LIS 405: Schedule, Summer 2000


Budget Exercise
June 23, 2000

Scenario. You have just been hired by Moxie International as the director of a small information support service unit. Although you are a relatively new manager (just two months out of the Master's program at the Graduate School of Library and Information Science at UIUC) you have stepped to this new opportunity with great enthusiasm. You report to Ms. Katherine Parr, the VP for support services, and you have found that Ms. Parr and all of the other people you work with are very supportive and helpful. After one month in the position you are finally beginning you have a sense of how your unit functions, what policies exist, how your staff works together, and how your unit fits into the rest of the company.

Moxie hired you, you believe, basically because of your technical expertise and your innovative, creative and imaginative ability (based on a battery of tests the Human Resources Department ran on you to check out your attitude and aptitude). When you were hired, you were told that the organization wanted you to make some changes in your unit to bring it more in line with company goals and to allow them to exploit the latest ideas in knowledge management. In response, you told them you were looking for a challenge. Even though you haven't had a lot of actual experience in managing, you were able to recall enough management terminology from LIS 405 to convince them that you were the right person for the job.

Lately, you have begun to sort out what you think are the most important services that should be supplied to your users, who are mostly either administrative personnel or researchers. So far you've made no changes in the services that the unit provides. Ms. Parr seems to think you're doing a good job, but of course, she knows very little about what happens in your section. Your staff members, who are more knowledgeable and who have run the operations while you have settled in, also seem satisfied with your performance to date.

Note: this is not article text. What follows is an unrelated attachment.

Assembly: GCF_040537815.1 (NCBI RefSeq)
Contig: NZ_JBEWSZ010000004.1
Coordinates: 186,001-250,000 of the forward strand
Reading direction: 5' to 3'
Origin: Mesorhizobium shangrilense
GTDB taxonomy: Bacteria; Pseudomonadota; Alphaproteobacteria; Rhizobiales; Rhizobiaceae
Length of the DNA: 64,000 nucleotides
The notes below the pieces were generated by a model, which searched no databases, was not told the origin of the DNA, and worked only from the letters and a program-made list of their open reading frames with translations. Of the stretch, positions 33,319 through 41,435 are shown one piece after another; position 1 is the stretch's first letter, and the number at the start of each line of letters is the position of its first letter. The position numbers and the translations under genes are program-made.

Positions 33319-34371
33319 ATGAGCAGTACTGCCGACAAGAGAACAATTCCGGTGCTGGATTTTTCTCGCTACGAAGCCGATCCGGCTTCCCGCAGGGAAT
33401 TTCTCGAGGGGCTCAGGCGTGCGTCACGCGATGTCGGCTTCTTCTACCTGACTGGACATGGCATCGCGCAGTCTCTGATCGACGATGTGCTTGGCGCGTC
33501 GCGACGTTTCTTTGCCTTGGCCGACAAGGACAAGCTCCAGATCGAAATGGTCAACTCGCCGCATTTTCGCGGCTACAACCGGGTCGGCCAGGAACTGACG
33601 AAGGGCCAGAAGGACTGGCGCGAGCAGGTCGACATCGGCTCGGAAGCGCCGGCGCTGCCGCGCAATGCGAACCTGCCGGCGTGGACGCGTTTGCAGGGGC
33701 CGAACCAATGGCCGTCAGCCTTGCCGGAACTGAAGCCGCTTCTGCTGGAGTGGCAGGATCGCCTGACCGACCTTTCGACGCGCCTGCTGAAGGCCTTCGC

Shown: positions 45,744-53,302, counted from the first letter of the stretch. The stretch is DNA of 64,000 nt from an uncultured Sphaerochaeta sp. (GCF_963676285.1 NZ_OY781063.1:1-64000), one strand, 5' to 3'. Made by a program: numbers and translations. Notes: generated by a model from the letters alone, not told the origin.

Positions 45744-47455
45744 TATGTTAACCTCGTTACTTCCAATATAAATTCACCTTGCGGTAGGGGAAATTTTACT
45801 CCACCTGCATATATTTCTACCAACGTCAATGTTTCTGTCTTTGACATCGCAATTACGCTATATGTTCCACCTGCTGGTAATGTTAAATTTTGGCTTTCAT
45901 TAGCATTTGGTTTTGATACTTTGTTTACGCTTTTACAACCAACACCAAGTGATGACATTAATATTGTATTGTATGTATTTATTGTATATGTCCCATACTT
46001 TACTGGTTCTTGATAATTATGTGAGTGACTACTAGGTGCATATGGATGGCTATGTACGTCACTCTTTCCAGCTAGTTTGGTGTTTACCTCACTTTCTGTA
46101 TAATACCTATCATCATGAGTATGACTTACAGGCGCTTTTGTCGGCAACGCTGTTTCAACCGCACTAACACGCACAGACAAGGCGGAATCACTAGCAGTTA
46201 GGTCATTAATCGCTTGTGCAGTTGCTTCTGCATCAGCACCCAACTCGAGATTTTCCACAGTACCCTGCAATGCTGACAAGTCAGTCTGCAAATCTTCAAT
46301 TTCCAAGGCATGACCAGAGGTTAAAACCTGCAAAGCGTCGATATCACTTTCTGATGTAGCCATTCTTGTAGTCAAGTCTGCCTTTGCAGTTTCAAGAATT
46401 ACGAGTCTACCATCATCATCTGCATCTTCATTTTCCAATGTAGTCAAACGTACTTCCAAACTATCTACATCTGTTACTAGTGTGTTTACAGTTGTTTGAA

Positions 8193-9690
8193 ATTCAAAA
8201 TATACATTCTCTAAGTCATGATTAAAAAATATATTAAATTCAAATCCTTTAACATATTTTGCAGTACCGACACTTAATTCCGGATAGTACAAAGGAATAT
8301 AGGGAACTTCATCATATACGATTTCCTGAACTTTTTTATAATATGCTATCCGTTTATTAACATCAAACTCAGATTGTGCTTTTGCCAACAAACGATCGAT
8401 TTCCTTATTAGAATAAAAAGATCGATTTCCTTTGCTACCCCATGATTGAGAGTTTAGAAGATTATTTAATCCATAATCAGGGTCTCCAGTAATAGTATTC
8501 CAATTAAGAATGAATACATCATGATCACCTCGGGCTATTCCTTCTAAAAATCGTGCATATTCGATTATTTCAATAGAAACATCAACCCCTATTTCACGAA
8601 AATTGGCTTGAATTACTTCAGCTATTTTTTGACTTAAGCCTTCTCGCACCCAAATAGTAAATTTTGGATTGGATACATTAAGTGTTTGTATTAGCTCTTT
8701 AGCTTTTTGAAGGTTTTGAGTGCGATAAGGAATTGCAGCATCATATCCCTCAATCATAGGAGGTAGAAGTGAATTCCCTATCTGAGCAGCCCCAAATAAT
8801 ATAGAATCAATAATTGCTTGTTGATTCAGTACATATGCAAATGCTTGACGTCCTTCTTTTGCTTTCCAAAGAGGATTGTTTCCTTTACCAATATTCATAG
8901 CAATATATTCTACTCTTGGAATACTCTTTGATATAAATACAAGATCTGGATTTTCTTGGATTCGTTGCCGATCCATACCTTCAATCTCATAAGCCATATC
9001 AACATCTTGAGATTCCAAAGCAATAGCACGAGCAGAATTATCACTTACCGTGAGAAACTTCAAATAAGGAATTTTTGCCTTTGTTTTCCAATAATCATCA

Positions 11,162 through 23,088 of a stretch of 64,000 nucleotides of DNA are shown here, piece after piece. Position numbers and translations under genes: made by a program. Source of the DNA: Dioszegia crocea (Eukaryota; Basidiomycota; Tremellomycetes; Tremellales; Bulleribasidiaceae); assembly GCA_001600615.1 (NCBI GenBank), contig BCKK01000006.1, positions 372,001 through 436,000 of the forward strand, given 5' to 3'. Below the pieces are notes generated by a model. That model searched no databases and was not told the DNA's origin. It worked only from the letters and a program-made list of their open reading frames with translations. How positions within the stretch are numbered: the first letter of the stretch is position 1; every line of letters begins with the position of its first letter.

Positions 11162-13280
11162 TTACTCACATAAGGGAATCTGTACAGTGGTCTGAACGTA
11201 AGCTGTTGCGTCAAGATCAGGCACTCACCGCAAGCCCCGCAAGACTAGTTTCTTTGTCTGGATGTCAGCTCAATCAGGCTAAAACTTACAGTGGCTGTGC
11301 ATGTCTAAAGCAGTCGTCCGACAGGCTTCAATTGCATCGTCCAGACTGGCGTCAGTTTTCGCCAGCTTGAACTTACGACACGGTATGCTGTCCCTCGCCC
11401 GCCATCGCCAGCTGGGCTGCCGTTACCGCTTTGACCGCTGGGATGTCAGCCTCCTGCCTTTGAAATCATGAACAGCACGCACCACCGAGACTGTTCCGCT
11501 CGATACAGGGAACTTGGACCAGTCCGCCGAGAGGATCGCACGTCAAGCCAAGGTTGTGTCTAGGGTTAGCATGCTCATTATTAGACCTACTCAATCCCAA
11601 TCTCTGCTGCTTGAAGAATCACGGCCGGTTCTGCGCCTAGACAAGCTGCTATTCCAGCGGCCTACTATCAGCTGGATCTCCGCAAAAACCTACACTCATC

You believe you have been blessed, on the whole, with a good staff. They are a strong and cohesive group. You have an immediate assistant, Sam Paynter, with the title of "Deputy," who has been acting head of the unit prior to your advent, although he has other specific responsibilities as well. You have one other professional, Mary Cain, and two clerical workers, Kimberly Shelton and Annie Jones. In addition, you have three part-time employees, (students from GSLIS) one of whom works 20 hours per week - Hal Watkins; the other two -- Brian O'Connor and Terry Stevenson --work 10 hours each.

Today you received a memo from Ms. Parr asking for your next year's budget proposal (due next month) and suggesting that increases be kept within 5% of last year's allocation. The budget that was approved for your department last year amounted to $500,000 in total - with $250,000 for personnel and benefits, $100,000 for operating funds, and another $150,000 for equipment and materials. The items in the budget for operating funds include supplies, telephone, photoduplication, travel, professional memberships, and other miscellaneous items. Ms. Parr informed you that you would have flexibility in moving expenses among the budget categories.

Your Task. Describe your information support service. It can be a special library, systems office, network management shop, technical information center, or any other information-related service that interests you. You can draw from real life or from your ideas about an interesting work situation.

Identify 3-5 primary services or functions that your unit will supply. Here is your chance to be creative and come up with some of the new services that you think will improve information provision in Moxie International.

Create a reasonable line-item budget for FY 2000 (the one your organization is working under now, that is, the $500,000 allocated as described above) and then create the line-item budget you propose for FY 2001. Provide justifications for increases and explanations for changes in categories of spending.

Then, using the 3-5 primary services/functions you identified above as a basis, present your FY 2001 budget as a program budget (that is, with costs distributed across functional or services categories).

Revised 6/19/2000.